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Maik83
11-23-2008, 12:02 AM
Hello,
although, we are using Cg instead of GLSL I hope my topic fits in here anyway. We are using OpenGL 2.1 and do not plan to use OpenGL 3.0 for our projects unless absolutely necessary.

____________________________

I'd like to ask you guys a couple of design questions.

We've been working on a mesh deformation tool and got it working on the CPU. Now we'd like to implement the algorithm on the GPU. Unfortunately, we're not very experienced with Cg, shader programming in general and the usage of OpenGL extensions, just the very basics. So please excuse the lack of technical terms.

Obviously, for mesh deformation we need to change the vertex positions after an interaction. So from what we read on forums we figured we'd go for VBOs. Each vertex should be permanently transformed by adding a displacement vector, i.e. the updated vertex position should be written back to the VBO, so that we can apply another displacement vector next frame.

Some directions on how to get that done optimally would help us out a lot even though this is probably quite easy to realize, but we would also like to introduce new geometry. That will likely restrict us to GF80+, but that's fine.

The scheme is as following:
1. For all vertices of a triangle, compute the displacement.

2. If the displacement distorts / enlarges the triangle by more than a threshold, subdivide the original mesh.

3. Then, for all vertices, including the newly created ones, compute and apply the displacement vector.

Note, the computation of the displacement vector only requires the local information delivered from each single vertex, so nothing fancy here.
Our Algorithm requires the VBO - or whatever data structure fits best - to grow over time. Is that possible? Or if not: how would having to copy the data each frame into a resized VBO (or other buffer) affect the real-time capability of the program?

The most important issue is performance. We absolutely need this thing to happen in real-time. In case there is a way to speeden things up by allocating more memory, thats fine. We have plenty of memory.

To sum things up: we generally need a plan of action that will result in a way to actually enable us to implement our algorithm on the GPU with the most possible framerates.
Key questions for us are:
-What kind of buffers would we have to use?
-What sort of shaders would we have to use?
-Could you point us in the direction of tutorials and/or other documentation to specific parts that we will have to implement?

I'm really looking forward to hear some recommendations / keywords on how to realize that.

Regards
Maik

aqnuep
11-24-2008, 12:21 AM
If you want to rewrite the modified vertices back to a VBO, you'll need transform feedback (available in OpenGL 3.0 or via the EXT_transform_feedback extension, maybe ARB version if there is).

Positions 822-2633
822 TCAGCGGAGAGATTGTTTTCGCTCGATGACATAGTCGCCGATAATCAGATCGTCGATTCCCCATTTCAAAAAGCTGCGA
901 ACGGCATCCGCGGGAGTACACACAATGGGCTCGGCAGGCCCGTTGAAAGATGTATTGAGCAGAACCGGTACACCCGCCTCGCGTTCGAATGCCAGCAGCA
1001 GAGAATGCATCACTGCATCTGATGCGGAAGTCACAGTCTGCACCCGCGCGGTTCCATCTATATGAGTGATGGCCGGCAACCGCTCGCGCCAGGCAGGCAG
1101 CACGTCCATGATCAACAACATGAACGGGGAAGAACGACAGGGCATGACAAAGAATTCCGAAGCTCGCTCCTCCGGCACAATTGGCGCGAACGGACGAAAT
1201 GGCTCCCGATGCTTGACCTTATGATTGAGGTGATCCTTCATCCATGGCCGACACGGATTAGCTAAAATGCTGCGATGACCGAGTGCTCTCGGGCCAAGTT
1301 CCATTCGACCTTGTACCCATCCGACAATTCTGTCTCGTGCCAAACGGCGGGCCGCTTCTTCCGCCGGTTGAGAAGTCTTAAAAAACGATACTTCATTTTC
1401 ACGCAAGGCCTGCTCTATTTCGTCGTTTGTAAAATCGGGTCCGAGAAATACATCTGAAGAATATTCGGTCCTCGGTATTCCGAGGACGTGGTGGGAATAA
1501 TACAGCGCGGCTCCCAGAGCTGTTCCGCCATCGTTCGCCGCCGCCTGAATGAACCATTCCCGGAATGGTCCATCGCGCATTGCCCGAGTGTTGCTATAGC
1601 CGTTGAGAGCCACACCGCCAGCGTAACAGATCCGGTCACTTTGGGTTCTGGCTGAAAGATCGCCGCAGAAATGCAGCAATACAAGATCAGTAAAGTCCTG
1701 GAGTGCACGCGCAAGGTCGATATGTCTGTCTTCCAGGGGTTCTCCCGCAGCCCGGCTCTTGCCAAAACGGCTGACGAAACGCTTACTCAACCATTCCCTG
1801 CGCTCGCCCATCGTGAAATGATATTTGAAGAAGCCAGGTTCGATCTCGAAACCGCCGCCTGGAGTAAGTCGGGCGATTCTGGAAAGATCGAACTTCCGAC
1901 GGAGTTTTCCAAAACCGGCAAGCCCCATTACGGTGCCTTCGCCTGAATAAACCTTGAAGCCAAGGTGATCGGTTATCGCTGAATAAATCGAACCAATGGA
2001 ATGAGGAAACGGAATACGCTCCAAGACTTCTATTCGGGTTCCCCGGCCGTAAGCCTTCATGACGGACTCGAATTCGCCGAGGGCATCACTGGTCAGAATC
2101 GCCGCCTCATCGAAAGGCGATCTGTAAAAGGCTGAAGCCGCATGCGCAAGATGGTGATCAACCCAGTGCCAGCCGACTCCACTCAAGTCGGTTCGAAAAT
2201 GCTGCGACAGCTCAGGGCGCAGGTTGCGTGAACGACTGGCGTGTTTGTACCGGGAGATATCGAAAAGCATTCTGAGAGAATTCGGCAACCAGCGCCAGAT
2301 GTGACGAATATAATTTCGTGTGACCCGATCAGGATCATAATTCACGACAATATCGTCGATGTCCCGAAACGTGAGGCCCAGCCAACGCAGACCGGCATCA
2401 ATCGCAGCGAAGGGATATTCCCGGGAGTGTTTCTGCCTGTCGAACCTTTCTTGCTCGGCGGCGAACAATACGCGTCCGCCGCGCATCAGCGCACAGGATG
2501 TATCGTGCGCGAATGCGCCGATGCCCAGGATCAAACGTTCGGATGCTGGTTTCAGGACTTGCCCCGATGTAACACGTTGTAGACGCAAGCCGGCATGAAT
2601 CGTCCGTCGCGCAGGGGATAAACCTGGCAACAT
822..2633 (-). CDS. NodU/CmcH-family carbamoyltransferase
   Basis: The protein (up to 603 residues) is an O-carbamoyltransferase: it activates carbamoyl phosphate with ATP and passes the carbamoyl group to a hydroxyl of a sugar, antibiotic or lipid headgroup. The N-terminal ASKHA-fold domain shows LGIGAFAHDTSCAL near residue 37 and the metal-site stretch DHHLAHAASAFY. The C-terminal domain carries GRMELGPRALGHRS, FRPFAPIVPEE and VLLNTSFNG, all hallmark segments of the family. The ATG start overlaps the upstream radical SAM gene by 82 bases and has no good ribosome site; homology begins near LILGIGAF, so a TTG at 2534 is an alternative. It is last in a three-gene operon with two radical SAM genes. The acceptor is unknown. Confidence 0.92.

You'll need at least two VBOs. One from which you are rendering the current frame and one where you want to store the results.
Writing the same VBO which is used for rendering is not
supported.

The VBOs cannot change their size in runtime. This would lead to a significant performance hit if it were supported. So the VBOs must be large enough.

For introducing new triangles, you'll need geometry shaders (available via the EXT_geometry_shader4 extension, maybe ARB version if there is).

As a summary you'll need:
- at least two VBOs with sufficient storage
- transform feedback to send transformed geometry to a VBO
- vertex and geometry shaders

CrazyButcher
11-24-2008, 01:47 AM
an alternative to transform feedback (which likely is the optimal way I guess) would be rendering the attributes alone into a rectangle float texture.

then either using this texture for the attributes directly in the vertex-shader, or grabbing them into a PBO, which then is used as VBO for drawing.

this won't be able to do the subdiv however, just displacement.

regarding the subdiv and geoshader/transform feedback, this should be interesting

http://www.cg.informatik.uni-siegen.de/data/Publications/2008/schmiade08terrain.pdf

KungFool
11-26-2008, 01:17 PM
Hello everyone!

We have made the first steps to finally implementing the whole thing on the GPU.
Now I am encountering another Problem that I would like you guys to help me out with:

Since we are dealing with a dynamic mesh we also not only need to create new vertices but also new normals. This means that I also need to record the normal-output from our geometry shader. The way I record the vertex position data isnt working because the function

glTransformFeedbackAttribsNV( );
does not take any enum specifically for normals as an attribute.
On the web the only thing I could find were the two functions

glGetVaryingLocationNV(),

glTransformFeedbackVaryingsNV();
which don't help me since I don't know how to use these commands in combination with the cG Shading Language, if that is even possible.
Any help would be greatly apprechiated.
Regards,
Jan

CrazyButcher
11-27-2008, 02:13 AM
nvidia aliases generic attribs with classic attribs such as normals...

in the gpu/vertex program... extension the pairs of matching generic attrib ids and fixed function attribs are listed.

vertex.normal = vertex.attrib[2]

if that doesnt work, you can always directly output generic attribs yourself, after all not using fixed function you are not bound to classic ff-attribs

Komat
11-27-2008, 11:43 AM
The glTransformFeedbackAttribsNV() specifies which output attributes from the assembly level vertex shader to write. Your shader can write the value you wish to record to any available output attribute (cg varying) and specify to write that attribute to the buffer. That the thing represents normal does not prevent you from writing it to texture coordinate attribute (e.g. TEXCOORD0) and store that attribute (GL_TEXTURE_COORD_NV).